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Okkervil River

I Am Very Far

(Jagjaguwar; US: 10 May 2011; UK: 9 May 2011)

Review [9.May.2011]

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Okkervil River
I Am Very Far


Okkervil River’s Will Sheff has said that the title of this album isn’t really indicative of the songs on it. With themes of myth and memory, dreams and disillusionment, and pasts and people left behind, however, the music tells another tale. Lyrics laden with streams of alliterative images are laid over equally evocative arrangements, layer upon layer until the songs themselves resemble memories—if one might imagine memories are made in much the same way. Some are fashioned from shimmering mystical lands lost in childhood, others form as frames of a faded film flickering on the back wall of your mind’s eye as you drift from dream to dream. Elusive instrumental elements tickle the primitive parts of the brain, threatening to wake dormant primordial monsters, while words are sung of heroes who rise and friends who fell in both legend and real life. Whether recollections culled from the cultural collective or retrospection possessing a more personal perspective, every experience, fact and fiction, half-remembered or long forgotten, is eventually made myth by memory. I Am Very Far alludes to all that separates us from what we once were, while simultaneously illuminating the things to which we are still connected, the myths which we hold close, the legends we’ve lived. We need only be willing to recall. The distance is not so great after all. Christel Loar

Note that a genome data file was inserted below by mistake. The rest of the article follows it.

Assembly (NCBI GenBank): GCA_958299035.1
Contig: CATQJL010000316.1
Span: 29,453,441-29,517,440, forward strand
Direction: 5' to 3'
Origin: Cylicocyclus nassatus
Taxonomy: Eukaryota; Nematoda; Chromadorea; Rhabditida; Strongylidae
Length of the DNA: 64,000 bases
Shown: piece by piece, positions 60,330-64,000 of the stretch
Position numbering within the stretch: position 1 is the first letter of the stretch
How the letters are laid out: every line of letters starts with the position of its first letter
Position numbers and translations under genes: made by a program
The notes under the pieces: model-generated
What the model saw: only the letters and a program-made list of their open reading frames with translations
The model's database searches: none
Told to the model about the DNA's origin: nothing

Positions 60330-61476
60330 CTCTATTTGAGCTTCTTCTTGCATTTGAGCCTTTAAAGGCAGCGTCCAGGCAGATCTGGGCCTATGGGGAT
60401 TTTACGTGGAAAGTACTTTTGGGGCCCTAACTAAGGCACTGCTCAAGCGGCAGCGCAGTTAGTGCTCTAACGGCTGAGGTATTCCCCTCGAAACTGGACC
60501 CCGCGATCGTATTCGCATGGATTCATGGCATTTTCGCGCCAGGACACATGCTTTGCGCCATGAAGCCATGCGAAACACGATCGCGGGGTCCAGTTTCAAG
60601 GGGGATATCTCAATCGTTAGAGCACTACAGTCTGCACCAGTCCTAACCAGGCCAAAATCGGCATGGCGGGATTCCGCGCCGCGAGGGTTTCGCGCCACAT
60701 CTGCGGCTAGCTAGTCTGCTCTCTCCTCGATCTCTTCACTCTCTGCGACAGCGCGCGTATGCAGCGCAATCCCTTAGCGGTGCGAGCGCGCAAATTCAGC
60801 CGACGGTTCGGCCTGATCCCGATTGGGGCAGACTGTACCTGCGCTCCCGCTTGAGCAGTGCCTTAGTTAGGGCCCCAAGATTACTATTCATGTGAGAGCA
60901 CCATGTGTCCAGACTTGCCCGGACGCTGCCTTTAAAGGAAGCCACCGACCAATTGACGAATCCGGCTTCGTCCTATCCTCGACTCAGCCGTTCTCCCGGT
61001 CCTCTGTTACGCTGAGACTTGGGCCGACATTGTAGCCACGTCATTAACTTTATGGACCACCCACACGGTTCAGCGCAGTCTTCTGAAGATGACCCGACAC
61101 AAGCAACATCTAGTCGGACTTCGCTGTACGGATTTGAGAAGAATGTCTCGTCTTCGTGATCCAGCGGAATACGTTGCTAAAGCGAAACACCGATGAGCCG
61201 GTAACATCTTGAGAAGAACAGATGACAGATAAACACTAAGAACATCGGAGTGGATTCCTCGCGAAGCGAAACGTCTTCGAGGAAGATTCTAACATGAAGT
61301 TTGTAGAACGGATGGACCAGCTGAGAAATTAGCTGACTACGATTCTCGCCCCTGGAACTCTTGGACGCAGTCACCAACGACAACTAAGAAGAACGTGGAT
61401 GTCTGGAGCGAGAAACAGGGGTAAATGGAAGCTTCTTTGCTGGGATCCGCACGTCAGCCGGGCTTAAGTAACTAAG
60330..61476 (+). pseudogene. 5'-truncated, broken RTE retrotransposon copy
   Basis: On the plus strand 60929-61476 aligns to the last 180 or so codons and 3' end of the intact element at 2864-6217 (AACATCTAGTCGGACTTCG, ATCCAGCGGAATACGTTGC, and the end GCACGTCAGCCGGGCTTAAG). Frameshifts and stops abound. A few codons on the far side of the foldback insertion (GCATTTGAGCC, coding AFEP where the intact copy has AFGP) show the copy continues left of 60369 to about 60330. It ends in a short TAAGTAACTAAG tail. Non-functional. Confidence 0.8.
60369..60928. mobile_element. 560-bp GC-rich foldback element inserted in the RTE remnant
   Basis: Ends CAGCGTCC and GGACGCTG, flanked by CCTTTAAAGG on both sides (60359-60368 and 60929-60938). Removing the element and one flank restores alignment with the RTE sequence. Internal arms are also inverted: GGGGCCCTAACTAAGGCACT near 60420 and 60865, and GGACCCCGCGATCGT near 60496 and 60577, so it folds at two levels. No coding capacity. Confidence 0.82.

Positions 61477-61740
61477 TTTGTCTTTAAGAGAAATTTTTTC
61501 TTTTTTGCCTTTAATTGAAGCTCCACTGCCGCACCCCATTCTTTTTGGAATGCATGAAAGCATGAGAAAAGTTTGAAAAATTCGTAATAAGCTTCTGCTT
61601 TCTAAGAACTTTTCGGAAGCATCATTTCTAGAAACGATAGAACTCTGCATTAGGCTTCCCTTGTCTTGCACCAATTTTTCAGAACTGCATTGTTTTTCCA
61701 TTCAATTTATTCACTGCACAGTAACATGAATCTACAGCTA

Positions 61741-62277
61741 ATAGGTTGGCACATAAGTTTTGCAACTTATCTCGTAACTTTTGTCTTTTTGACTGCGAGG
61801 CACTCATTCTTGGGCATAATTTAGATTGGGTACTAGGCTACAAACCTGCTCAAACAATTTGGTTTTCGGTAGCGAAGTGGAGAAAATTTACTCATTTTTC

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DJ Quik

The Book of David

(Mad Science; US: 19 Apr 2011)

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DJ Quik
The Book of David